I completely agree with this; I was not suggesting having it all in one file. But think long and hard about every way possible to reduce the amount of classes, files and object allocations in your code. Do we _really_ need a custom widget layer that takes an array of form element types and prints it for us? Or can your DBA object handle being loaded from a query that returns multiple results? Or can it just be loaded from an ID?

    OsCommerce by its nature would be sluggish(emphasis on the ish) - (tis a view rather than experiance), the fact it is an online shop, which there is not a one size fits all approach and yet a single application to fit "All your shopping needs". That tells you something about it.
    I don't buy it at all. I think that it is possible to make a commerce platform that is fast enough for humans to use comfortably.

    Quote Originally Posted by mr_charisma View Post
    OK, Everything you said about those particular frameworks/cms/software I agree with completely. I have done enough hacking on LiteCommerce to realise that too much of the time you spend is working out how to do things the 'LiteCommerce' way. Amazingly though once you figure it out it is really easy. It's a frustrating paradox, everything is too hard until you figure out how, then it is easy.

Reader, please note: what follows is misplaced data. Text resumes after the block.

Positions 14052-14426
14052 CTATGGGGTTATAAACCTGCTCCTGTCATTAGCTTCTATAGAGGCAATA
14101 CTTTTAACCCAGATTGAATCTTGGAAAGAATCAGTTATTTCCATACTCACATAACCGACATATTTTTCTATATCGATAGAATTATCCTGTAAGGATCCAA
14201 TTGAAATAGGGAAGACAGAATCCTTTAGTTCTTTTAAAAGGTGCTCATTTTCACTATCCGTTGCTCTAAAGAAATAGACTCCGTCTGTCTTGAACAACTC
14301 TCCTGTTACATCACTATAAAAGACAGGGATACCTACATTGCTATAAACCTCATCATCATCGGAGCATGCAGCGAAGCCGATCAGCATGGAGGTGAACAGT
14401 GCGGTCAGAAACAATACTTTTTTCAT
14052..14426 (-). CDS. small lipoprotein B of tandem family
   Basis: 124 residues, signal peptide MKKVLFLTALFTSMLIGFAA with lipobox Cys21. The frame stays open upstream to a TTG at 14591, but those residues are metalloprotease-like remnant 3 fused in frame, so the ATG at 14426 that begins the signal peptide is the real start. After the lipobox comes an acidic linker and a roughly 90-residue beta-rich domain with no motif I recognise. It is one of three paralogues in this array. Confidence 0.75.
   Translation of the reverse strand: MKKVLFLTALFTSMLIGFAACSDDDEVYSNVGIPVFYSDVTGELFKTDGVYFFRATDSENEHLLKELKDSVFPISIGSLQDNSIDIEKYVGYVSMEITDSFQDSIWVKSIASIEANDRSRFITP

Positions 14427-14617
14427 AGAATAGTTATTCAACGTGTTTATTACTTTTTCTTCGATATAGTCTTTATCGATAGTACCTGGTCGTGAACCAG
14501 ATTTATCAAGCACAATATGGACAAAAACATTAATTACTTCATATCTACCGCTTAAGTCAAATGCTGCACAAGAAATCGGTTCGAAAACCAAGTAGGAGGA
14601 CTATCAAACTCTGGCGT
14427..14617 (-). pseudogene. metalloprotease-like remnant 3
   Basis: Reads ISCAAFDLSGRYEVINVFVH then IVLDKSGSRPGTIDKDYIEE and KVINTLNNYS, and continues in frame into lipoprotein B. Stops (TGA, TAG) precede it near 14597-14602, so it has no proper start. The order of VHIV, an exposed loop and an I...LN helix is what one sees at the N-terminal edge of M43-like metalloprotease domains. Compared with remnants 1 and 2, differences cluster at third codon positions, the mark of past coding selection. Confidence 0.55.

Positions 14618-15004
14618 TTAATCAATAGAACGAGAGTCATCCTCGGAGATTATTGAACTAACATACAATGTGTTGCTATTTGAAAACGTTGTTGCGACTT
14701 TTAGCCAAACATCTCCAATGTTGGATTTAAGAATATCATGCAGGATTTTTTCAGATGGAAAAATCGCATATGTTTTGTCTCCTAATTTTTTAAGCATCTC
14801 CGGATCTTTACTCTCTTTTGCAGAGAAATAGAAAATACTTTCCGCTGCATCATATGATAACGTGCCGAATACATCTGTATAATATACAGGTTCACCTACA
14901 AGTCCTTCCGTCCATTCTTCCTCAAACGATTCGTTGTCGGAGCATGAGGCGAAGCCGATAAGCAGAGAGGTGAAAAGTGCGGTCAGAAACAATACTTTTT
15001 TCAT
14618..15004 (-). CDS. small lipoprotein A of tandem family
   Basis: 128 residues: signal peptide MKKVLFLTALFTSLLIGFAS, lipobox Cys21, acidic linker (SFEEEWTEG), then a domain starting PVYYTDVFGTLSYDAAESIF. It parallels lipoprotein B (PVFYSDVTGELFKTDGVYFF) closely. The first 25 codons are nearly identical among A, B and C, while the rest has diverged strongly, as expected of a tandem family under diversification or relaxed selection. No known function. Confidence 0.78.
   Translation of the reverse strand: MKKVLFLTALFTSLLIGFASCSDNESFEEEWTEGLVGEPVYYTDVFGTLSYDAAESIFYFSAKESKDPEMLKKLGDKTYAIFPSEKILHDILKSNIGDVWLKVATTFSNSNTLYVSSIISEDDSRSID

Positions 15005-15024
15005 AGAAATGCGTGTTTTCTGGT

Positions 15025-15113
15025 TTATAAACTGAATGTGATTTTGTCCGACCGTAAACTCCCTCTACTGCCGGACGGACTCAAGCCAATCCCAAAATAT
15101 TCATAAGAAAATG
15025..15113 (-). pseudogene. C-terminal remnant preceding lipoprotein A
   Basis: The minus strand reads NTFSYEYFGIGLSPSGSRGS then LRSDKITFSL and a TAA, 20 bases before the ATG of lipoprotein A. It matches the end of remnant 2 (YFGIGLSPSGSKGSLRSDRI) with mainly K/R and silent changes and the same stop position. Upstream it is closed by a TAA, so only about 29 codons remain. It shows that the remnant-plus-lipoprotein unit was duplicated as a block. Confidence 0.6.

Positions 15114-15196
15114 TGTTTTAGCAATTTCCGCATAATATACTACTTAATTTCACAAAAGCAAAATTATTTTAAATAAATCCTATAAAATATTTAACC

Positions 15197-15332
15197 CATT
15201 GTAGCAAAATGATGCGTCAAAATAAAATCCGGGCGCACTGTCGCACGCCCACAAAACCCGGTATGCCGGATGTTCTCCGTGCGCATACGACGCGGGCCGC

What you have said is precisely the reason I wrote my own CMS for our clients from scratch. It was easier than trying to mold something like Joomla to do what we wanted (allow 'stupid' customers to manage their website with minimal fuss).
    I agree with that. Once I figured out the relationship between Zend's View, Zend's Form, the KT's MVC, KT's widget layer, KT's translation code and actually found the file that the action corresponded to - it was pretty easy

    My general Philosophy for CMSs is that you design/make the site, when its finalised (if ever) you make the CMS to cater for thats sites needs.
    That is true; but if you do it right you can make it portable to other sites. My point is that you can make portable code without making a monster - it's just I have not seen it and by the looks of it people would rather use the big "industry standard" CMSs then go out and make a custom one.

    One time I wrote a simple image gallery where the customer could add new images. I made it where the management center was contained in an AJAX-driven dialog box who's logic depended on a small (very lightweight) MVC that handled the uploading/listing/ordering. It was fast, small, had no dependencies and I could drop in any site without dealing with links/sections and whatnot. That is close to being the code I am most proud of - it did what it needed to do very easily and is stupidly portable. All you needed was a little login link somewhere on the page that would simply launch the dialog.